Reflective Sunday 9/11.
If you do not consider yourself geeky you may find this post boring and consider passing it. There are five images but they are only to help tell the story and not of any real photographic significance from an artistic point of view.
I discussed sometime ago on this blog the deteriorating condition my 2013 iMac was in. As an example it took over three minutes for Lightroom (a program I use every day) to load. It took several more minutes before I could do anything in it. And many times it would freeze and display the spinning beach ball if I was doing something of any consequence. In short the computer had become a huge pain to use and I was seriously considering buying a new one.
Unfortunately a new iMac would cost over $3,500 and I didn’t want to part with that much money. So I started looking for alternatives. I reasoned that perhaps it was a memory issue. So I added 32 GB of memory up from the 8 GB it came with. There was no perceptible difference in speed. So the more research I did the more I was convinced that it was the hard drive that was the problem. I found a company that specialized in selling not only SSD (solid state drives) but also the tools needed to install it. The same company that I purchased the equipment for upgrading my old Macbook Pro with an SSD. I felt like since I had been successful fixing that problem I could install a new SSD on my iMac.
I watched the video of how to do it several times before finally deciding to go ahead with the project. The cost of the new SSD and the tools needed to install the drive was $350. In my mind it was worth the money to see if I could fix the problem and save the computer and a lot of additional money. The one thing that was daunting was the warning from the company saying, “This is a very difficult process and should be left to a professional.”
Okay that’s why I waited two months (watching the video several more times) before I decided to take on the project. The hard drive was a 3.5 inch 1 Tb analog device and I was replacing it with a 2.5 inch solid state drive. The SSD has no moving parts and it much faster than the older spinning disk. First part of the process was easy. Initialize the new SSD for a Mac configuration and then duplicate (clone) the new drive from the old drive.
I assumed that would take several hours as my Macbook Pro took almost 5 hours and it was only a 500 GB drive. I was pleasantly surprised when after taking a nap I discovered the process was completed in under two hours. 🙂
The next step and admittedly the most difficult step was to separate the front 27 inch screen from the body of the computer. It is held in place by adhesive tape and it is a long difficult process to separate it from the computer. You can see some of the tools needed to accomplish this. So the first step is to gently insert a special tool that is designed to give you a separation space so that you can insert the (guitar pick) object that you have to work around the entire screen trying to pry it free from the adhesive. My first attempt to insert the pry tool resulted in the screen cracking.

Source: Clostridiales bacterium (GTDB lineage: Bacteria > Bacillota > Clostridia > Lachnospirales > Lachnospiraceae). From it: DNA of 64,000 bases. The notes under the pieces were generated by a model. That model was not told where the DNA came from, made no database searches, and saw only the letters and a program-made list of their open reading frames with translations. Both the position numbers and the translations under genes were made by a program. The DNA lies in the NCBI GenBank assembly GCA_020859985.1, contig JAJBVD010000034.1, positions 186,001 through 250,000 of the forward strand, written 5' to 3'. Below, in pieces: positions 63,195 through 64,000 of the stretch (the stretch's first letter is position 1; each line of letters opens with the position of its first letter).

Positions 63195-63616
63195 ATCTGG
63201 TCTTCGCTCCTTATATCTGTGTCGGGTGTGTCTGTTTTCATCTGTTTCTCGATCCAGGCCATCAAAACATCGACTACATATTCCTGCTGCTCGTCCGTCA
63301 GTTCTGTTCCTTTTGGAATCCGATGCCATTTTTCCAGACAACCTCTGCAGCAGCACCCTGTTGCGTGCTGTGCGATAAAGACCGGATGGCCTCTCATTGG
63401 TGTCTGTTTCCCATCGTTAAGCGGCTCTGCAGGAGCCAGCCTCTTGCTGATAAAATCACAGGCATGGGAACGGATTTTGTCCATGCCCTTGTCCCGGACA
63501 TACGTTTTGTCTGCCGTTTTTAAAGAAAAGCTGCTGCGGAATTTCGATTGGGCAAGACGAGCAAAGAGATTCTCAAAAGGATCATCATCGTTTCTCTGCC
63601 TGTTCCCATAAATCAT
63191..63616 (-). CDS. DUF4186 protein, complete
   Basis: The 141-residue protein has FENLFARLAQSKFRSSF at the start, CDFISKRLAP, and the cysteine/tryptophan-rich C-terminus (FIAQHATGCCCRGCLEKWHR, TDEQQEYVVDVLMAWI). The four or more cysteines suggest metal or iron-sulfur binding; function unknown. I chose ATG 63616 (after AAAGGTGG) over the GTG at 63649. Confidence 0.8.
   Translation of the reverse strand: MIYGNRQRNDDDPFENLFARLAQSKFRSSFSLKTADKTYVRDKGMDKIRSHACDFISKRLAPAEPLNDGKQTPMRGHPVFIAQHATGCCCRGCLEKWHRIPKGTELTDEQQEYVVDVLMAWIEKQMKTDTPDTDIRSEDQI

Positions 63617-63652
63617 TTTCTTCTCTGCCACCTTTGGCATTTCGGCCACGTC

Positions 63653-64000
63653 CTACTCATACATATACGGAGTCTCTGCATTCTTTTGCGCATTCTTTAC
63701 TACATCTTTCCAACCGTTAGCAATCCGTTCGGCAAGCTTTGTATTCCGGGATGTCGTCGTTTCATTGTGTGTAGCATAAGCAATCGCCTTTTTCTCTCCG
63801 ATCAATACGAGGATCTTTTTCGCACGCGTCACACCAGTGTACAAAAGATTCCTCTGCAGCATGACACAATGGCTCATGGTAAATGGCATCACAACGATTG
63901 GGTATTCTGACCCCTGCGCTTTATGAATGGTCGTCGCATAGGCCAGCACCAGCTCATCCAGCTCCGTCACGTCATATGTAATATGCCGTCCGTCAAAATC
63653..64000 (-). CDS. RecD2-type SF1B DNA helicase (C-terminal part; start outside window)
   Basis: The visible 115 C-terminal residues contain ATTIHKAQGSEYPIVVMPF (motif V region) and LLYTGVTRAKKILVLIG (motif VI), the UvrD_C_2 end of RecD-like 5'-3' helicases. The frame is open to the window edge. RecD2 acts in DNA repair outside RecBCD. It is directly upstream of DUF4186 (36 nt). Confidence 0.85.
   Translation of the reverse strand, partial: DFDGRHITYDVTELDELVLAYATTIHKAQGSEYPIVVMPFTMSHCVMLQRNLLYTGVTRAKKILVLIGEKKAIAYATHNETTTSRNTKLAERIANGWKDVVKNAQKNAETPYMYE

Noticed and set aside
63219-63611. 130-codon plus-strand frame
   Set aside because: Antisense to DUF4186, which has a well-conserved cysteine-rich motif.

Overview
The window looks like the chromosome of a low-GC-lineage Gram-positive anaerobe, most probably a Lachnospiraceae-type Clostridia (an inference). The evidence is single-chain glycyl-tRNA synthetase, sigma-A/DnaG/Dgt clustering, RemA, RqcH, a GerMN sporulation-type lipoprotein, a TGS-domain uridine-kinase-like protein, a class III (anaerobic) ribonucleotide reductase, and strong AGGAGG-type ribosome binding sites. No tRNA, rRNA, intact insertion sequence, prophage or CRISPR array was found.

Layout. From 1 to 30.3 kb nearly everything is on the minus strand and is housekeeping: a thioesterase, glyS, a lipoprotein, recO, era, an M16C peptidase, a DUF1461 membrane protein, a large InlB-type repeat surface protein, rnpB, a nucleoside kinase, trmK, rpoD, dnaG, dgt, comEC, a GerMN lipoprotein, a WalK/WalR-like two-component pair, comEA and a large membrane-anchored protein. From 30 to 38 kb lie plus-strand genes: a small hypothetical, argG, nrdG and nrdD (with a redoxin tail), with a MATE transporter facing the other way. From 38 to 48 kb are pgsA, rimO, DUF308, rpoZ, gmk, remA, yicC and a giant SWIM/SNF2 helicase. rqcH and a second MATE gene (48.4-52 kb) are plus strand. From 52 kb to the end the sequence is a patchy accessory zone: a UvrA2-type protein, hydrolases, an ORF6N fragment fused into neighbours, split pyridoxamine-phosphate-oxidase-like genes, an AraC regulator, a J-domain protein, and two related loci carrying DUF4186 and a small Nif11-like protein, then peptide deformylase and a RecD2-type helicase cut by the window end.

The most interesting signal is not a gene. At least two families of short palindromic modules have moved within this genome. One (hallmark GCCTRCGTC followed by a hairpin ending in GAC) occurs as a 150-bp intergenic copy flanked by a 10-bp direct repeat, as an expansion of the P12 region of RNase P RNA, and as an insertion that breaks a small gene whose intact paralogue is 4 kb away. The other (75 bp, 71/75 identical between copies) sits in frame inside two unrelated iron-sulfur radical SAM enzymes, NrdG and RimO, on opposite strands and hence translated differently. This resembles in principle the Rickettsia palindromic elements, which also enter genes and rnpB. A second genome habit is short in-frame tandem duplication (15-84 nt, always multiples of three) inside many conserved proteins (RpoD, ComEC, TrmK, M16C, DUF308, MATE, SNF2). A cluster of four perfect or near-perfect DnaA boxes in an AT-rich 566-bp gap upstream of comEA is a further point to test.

Now what do I do? Well it was a crack that was low on the screen and would not show so I continued. A little further up and another crack appeared. Damn, now what? So I stopped and thought about it for awhile. I reasoned that there was always the possibility that this would not work and I would have to trash the iMac. So I moved on as carefully as I could. I finally (90 minutes later) got the screen separated and ready to remove with no more cracks.
It was after I got the screen off that I forgot to continue taking images to document the process. 😦
But removing the old drive and installing the new SSD turned out to be a breeze. In no time at all I was ready to put the machine back together. That was another challenge in itself. I had to install new strips of adhesive, which with my big fingers proved to be a real struggle. Finally I got it all back together and cleaned up.
Back on my desk I turned it on and nothing but a black edge of screen light. I waited and waited but nothing happened. Now what. If I take the screen off again it is bound to break up and I don’t have anymore adhesive and what the hell do I do anyway?
So I rebooted in safe mode and after about 180 seconds I got a globe spinning and a statement saying that It was configuring. Yea!!!!!!
After that I rebooted and it worked perfectly. Very, very fast and a pleasure to work with again. You can see in the lower right corner the cracks in the screen, which do not interfere with my work. There is one small crack that comes onto the viewing area of the screen about three inches up and I have to really look for it. So I am very happy with the results.
I have essentially a new computer for $350 a savings of $3,150.00 🙂
That’s it for today. If you finished the whole story then you can consider yourself geeky.
Thanks for stopping by the blog. Enjoy your day and be careful.